TUCSON, Ariz. — No word from the University of Arizona where the outbreak started or was traced from at the Alpha Phi house.
Assistant Dean of Students, Marcos Guzman said organizations located off-campus were given multiple reminders how to keep from being a group that spreads the coronavirus.
"When August rolled around we set up expectations with the students and kind of gave them like: here's the expectation and if you don't meet that expectation, if there's any accountability measures, here's the possible consequences," Guzman said.
Of the 51 fraternities and sororities at UArizona, 25 have houses off-campus.
Guzman said they are not outside of the rules that apply to groups from the University.
"'Oh, I don't live in the fraternity house, I don't have to worry about it,' well you still do have to worry about it because if you decide to throw a party it could be considered an organizational event."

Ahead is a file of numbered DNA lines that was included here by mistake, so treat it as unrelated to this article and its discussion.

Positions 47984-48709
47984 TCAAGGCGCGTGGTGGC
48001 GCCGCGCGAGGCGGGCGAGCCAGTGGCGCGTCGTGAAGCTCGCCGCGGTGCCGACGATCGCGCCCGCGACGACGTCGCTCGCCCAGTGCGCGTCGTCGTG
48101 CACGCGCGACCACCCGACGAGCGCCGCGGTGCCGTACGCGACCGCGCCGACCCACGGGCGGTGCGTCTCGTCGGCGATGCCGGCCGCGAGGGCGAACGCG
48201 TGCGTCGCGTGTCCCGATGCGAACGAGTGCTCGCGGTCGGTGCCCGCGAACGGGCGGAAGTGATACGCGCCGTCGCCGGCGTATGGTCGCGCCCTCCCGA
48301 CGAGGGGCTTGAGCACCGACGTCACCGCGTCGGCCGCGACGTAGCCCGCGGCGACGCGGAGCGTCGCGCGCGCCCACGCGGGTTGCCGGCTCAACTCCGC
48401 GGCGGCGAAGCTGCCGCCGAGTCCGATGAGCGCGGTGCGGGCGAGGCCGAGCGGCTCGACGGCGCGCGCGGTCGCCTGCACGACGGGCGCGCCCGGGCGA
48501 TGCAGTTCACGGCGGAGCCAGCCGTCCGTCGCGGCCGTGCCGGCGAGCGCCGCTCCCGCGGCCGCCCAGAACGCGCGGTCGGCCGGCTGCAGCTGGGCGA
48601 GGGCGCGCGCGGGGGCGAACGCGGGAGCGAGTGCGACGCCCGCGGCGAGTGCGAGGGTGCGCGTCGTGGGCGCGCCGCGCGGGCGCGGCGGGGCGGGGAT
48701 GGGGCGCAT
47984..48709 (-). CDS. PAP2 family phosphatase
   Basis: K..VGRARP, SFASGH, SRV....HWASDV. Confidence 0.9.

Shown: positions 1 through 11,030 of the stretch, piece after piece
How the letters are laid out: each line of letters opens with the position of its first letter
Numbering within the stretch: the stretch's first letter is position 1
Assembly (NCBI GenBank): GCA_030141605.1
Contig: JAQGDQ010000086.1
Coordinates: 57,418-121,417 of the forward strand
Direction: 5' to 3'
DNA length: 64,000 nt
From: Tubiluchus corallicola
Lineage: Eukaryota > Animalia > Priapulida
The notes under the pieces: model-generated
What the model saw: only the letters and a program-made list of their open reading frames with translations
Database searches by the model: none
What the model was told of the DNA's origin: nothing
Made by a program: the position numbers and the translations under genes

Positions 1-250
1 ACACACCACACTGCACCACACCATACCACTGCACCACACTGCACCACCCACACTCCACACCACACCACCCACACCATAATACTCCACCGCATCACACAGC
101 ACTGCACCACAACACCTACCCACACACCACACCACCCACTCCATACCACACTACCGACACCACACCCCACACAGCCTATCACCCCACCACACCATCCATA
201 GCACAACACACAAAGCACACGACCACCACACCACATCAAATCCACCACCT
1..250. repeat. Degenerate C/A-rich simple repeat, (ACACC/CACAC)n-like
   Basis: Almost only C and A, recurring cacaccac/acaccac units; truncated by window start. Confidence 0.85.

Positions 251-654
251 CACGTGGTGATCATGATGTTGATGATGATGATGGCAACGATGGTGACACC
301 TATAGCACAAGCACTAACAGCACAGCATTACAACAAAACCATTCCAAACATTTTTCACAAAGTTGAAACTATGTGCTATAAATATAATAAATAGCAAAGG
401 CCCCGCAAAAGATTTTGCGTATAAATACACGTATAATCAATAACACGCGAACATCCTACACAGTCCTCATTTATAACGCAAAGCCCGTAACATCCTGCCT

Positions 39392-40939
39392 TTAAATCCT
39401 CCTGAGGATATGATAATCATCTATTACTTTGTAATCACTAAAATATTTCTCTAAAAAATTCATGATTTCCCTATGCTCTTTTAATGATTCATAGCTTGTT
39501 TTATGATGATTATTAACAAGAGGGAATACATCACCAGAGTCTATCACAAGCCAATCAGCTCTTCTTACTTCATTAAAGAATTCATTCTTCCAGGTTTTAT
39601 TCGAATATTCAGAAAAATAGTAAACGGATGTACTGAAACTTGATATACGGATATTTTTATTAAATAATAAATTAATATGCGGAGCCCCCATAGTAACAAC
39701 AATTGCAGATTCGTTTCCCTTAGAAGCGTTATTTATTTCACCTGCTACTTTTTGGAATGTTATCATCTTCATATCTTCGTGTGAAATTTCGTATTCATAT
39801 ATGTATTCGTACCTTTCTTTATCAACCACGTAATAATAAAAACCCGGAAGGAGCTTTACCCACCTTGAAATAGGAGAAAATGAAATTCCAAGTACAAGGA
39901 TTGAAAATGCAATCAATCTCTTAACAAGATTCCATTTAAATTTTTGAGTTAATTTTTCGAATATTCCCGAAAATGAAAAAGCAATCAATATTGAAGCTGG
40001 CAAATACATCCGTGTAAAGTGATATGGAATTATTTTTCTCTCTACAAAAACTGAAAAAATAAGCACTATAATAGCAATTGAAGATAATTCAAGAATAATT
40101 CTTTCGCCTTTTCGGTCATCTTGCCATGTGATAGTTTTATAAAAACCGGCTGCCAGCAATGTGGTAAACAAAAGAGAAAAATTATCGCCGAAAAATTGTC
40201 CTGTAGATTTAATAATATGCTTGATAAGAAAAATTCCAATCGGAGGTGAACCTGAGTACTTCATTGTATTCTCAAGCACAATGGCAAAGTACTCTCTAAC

Fraternities and sororities, Guzman said, can still be held accountable by the u-of-a for anything that happens at their off-campus houses so long as the event can be traced back to a certain group.
"They use fraternity communication like fraternity group meetings or emails or any sort of thing to promote their party it could be considered an organizational event."
There are consequences for groups that violate rules.
"If it's egregious it could be loss of recognition, 'kicked off campus' for lack of a better term."
Guzman said the first action by the University is to educate groups what they did wrong and how to rectify it.
"It depends, there's no 'one size fits all' for every sort of code violation."
Alpha Phi International Fraternity's house recently had a COVID-19 outbreak.
Guzman said the University is working with the organization to trace the cause but will provide support in the meantime.
"As an office we're working to try to send them some pizza. It's like: hey, here's some pizza, we know you're quarantined."